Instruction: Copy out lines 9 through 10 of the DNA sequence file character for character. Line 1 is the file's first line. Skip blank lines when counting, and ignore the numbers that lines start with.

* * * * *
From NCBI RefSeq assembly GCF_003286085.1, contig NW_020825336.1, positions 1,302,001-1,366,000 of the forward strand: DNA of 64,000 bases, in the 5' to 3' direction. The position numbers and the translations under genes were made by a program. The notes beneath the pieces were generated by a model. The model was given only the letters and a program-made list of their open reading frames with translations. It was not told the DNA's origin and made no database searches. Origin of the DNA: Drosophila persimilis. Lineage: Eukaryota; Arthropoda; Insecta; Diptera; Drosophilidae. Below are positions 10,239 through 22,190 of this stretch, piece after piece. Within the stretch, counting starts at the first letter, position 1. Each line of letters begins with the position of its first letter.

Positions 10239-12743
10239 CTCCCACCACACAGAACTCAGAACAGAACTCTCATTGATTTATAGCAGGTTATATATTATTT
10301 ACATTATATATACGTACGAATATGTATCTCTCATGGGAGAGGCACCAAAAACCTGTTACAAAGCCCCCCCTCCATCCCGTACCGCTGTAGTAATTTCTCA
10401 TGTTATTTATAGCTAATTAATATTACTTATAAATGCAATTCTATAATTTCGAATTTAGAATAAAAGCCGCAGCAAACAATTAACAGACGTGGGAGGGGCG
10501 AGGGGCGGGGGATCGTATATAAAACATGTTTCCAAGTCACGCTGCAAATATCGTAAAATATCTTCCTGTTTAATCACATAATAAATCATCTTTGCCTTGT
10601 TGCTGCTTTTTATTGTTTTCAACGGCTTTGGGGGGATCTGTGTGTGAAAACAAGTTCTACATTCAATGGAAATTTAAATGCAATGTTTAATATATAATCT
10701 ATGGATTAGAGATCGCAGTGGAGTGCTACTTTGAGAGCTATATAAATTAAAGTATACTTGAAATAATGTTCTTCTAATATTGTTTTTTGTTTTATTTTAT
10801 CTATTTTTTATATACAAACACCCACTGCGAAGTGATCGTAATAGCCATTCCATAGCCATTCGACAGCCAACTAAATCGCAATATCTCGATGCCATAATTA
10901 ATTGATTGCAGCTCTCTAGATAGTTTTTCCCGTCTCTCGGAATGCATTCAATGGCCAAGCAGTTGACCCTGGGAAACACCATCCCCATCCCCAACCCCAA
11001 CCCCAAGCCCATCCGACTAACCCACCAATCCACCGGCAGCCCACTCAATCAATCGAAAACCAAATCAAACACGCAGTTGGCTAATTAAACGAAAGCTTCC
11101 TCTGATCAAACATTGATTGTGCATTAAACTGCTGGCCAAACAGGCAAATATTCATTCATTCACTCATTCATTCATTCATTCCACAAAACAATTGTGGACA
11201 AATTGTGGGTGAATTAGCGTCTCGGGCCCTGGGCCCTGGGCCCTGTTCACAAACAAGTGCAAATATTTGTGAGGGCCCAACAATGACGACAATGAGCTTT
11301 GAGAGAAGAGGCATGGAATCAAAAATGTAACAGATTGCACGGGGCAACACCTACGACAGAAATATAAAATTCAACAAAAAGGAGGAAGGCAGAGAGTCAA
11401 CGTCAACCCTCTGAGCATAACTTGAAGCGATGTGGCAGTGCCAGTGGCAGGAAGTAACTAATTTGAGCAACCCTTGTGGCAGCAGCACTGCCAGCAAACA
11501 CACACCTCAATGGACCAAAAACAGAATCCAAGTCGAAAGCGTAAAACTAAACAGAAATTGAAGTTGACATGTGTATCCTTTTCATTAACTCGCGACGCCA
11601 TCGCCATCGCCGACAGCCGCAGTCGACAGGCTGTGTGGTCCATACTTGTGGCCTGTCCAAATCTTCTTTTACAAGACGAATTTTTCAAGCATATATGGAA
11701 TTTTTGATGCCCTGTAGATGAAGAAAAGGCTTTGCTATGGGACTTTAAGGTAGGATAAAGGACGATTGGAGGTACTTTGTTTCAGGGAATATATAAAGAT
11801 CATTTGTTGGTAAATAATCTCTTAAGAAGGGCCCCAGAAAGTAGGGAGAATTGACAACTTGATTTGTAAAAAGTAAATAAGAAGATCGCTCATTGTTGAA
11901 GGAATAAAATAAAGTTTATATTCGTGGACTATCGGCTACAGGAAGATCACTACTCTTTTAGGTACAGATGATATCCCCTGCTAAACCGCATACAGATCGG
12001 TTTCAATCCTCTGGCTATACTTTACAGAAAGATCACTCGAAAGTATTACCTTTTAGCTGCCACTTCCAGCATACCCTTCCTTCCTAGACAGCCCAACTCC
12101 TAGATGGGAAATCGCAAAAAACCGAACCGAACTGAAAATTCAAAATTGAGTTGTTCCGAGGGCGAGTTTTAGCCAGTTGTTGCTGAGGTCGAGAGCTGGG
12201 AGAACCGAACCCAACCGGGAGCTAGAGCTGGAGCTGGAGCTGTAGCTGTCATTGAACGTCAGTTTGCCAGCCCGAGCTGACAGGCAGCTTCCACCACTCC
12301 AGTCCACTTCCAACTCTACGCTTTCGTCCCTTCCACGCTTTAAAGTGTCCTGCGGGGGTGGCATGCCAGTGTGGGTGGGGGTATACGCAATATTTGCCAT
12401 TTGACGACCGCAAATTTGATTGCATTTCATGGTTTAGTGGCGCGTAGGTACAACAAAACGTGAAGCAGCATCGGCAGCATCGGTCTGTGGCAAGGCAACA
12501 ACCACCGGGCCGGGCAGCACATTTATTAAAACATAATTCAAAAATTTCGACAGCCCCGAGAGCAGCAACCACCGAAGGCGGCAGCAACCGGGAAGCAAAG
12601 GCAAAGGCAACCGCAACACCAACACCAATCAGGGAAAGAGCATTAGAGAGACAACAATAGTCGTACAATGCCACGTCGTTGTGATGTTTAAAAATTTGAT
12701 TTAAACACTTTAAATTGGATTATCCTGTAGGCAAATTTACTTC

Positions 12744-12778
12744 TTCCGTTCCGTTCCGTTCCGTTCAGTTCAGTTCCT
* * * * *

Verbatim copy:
10801 CTATTTTTTATATACAAACACCCACTGCGAAGTGATCGTAATAGCCATTCCATAGCCATTCGACAGCCAACTAAATCGCAATATCTCGATGCCATAATTA
10901 ATTGATTGCAGCTCTCTAGATAGTTTTTCCCGTCTCTCGGAATGCATTCAATGGCCAAGCAGTTGACCCTGGGAAACACCATCCCCATCCCCAACCCCAA